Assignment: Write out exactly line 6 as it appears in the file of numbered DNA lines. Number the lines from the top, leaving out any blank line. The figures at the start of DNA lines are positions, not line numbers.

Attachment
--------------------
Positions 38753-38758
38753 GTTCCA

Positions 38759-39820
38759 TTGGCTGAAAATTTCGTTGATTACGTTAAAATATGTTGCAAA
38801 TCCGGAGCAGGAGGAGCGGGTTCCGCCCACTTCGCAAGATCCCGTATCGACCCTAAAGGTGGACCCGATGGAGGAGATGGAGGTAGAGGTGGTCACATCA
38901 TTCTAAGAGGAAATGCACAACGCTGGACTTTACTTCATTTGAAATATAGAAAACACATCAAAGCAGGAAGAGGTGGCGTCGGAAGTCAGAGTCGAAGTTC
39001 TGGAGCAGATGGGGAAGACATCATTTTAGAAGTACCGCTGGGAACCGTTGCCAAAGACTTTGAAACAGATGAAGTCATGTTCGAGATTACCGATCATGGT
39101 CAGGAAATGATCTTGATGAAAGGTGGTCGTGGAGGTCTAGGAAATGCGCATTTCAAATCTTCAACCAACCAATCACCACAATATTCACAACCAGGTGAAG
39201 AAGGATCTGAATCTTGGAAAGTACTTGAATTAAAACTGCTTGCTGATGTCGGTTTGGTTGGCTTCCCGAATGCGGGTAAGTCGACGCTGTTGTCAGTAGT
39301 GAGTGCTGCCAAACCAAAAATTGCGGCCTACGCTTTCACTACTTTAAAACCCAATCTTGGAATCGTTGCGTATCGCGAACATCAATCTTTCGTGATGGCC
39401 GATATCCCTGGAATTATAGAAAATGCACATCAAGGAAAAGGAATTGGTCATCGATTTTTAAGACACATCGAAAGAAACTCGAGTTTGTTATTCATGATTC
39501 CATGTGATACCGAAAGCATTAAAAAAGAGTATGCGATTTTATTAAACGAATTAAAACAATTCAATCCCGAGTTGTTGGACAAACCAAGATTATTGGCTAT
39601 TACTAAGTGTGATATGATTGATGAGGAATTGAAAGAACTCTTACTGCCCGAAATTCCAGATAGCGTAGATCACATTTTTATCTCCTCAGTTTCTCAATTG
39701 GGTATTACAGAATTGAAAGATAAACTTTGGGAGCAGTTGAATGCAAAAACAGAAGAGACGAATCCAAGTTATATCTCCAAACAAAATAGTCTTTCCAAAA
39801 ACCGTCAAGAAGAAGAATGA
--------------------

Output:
38901 TTCTAAGAGGAAATGCACAACGCTGGACTTTACTTCATTTGAAATATAGAAAACACATCAAAGCAGGAAGAGGTGGCGTCGGAAGTCAGAGTCGAAGTTC